SCANNER Scanner is an image acquisition device connected to the computer, which captures either an image of a text document or a picture and transfers it into bits of information, which a computer can understand and manipulate. Scanning an image is like a copier copying an image. The major difference is that the output of scanning is an electronic file which can be edited by a software and stored in a disk.
DIGITAL CAMERA A digital camera records and stores photographic images in digital form that can be fed to a computer as the impressions are recorded or stored in the camera for later loading into a computer or printer. The big advantage of digital cameras is that making photos is both inexpensive and fast because there is no film processing.
A digital camera stores images digitally rather than recording them on film. Once a picture has been taken, it can be downloaded to a computer system, and then manipulated with a graphics program and printed. Unlike film photographs, which have an almost infinite resolution, digital photos are limited by the amount of memory in the camera, the optical resolution of the digitizing mechanism, and, finally, by the resolution of the final output device. Even the best digital cameras connected to the best printers cannot produce film-quality photos. However, if the final output device is a laser printer, it doesn't really matter whether you take a real photo and then scan it, or take a digital photo. In both cases, the image must eventually be reduced to the resolution of the printer.
MICR MICR, an acronym that stands for Magnetic Ink Character Recognition, is the special set of characters and symbols that appear at the bottom of checks and other financial documents. MICR technology was developed in the mid-1950s to more efficiently process checks which were increasing in volume and quickly overwhelming the manual processing system. Today, many types of financial documents utilize MICR technology, not only traditional bank deposit slips and loan payment stubs, but also gift certificates and stock certificates have adopted this standard. However, checks still account for the largest volume of MICR documents.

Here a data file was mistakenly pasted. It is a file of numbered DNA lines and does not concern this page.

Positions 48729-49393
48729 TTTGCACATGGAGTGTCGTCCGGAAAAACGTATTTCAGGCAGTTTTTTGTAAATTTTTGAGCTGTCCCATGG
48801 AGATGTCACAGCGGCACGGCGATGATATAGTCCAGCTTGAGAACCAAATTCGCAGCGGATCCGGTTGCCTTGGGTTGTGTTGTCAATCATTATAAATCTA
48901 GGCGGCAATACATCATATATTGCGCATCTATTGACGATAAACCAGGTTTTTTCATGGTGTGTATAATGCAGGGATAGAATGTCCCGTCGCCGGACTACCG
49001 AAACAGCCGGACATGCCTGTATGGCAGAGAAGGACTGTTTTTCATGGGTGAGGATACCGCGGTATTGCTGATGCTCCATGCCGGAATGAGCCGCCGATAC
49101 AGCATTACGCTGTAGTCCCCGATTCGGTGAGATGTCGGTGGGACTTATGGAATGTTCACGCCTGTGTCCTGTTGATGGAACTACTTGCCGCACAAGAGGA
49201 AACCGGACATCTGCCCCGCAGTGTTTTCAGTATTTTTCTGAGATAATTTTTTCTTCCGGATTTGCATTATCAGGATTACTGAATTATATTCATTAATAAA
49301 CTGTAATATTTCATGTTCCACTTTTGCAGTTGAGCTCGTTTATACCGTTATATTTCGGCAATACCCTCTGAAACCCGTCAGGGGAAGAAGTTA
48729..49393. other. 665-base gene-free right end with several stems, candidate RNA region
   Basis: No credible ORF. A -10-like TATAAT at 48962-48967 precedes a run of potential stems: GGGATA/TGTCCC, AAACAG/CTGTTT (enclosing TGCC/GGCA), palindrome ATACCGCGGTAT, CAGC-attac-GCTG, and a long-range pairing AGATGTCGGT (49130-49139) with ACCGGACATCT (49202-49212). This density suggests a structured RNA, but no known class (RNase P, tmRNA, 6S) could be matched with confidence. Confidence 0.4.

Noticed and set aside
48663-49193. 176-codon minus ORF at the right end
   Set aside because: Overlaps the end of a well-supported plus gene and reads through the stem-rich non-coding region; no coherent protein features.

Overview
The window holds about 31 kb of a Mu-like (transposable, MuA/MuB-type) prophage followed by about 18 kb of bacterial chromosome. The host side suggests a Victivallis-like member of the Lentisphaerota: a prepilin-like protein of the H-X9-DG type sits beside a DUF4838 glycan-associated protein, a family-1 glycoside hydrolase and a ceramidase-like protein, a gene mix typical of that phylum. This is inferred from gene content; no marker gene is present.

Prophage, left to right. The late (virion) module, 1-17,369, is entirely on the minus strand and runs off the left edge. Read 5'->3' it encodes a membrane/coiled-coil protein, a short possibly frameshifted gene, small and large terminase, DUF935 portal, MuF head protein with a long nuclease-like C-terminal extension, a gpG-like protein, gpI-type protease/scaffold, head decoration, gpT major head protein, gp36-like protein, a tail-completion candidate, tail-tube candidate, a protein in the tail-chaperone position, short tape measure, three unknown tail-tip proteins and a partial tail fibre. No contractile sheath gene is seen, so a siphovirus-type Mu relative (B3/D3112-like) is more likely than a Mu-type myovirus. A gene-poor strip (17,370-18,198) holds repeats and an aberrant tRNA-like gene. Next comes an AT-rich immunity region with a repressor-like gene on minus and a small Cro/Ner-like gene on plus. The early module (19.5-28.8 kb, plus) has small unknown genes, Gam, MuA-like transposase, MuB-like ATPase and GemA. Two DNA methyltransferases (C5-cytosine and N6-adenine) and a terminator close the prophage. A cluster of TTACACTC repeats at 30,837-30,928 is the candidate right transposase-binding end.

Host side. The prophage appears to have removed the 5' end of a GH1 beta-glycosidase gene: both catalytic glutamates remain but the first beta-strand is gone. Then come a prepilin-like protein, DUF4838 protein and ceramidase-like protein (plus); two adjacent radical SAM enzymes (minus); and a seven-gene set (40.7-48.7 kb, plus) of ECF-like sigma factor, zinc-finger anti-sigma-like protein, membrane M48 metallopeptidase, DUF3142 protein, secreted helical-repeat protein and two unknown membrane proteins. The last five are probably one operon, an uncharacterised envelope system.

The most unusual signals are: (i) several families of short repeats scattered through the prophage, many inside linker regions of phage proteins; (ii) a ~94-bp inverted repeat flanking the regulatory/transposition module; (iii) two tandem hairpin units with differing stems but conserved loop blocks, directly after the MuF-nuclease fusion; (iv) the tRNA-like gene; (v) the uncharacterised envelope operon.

MICR characters are either printed in special inks using offset printing presses or printed with MICR toners using a laser printer. The MICR font characters are magnetized and read electronically by special reader/sorter equipment by financial institutions. The MICR line contains critical account information and instructions on how the payment is to be automatically routed and processed. Processing is done initially at the bank of deposit and progresses through the Federal Reserve System in the U.S. and/or other banking systems
OCR Next to keypunching, Optical Character Recognition is the oldest data entry technique in existence. Long before the first key-to-disk system of CRT was used, Optical Character Readers were entering data in commercial and government EDP installations. Data Entry through OCR is faster, more accurate, and generally more efficient than keystroke data entry. Desktop OCR scanners can read typewritten data into a computer at rates up to 2400 words per minute!
Reasons for Using OCR • There are a number of reasons for choosing OCR scanning over other methods of data entry. Some of the more significant include: • To reduce Data Entry Errors • To Consolidate Data Entry • To Handle Peak Loads • Human Readable • Can Be Used with Many Printing Techniques • Scanning Corrections
Bar Code Bar code, composed of bars and spaces of varying width, provides a means of expression for human-readable characters in a form (bars and spaces) readable by machines. And in order to read the bar code, there are a wide variety of readers available, each designed for a specific purpose. The advantages are that the bar code provides timely, error free information that can be used to validate receipt, movement or counting of products. It reduces key entry time, transcribing time and almost all errors.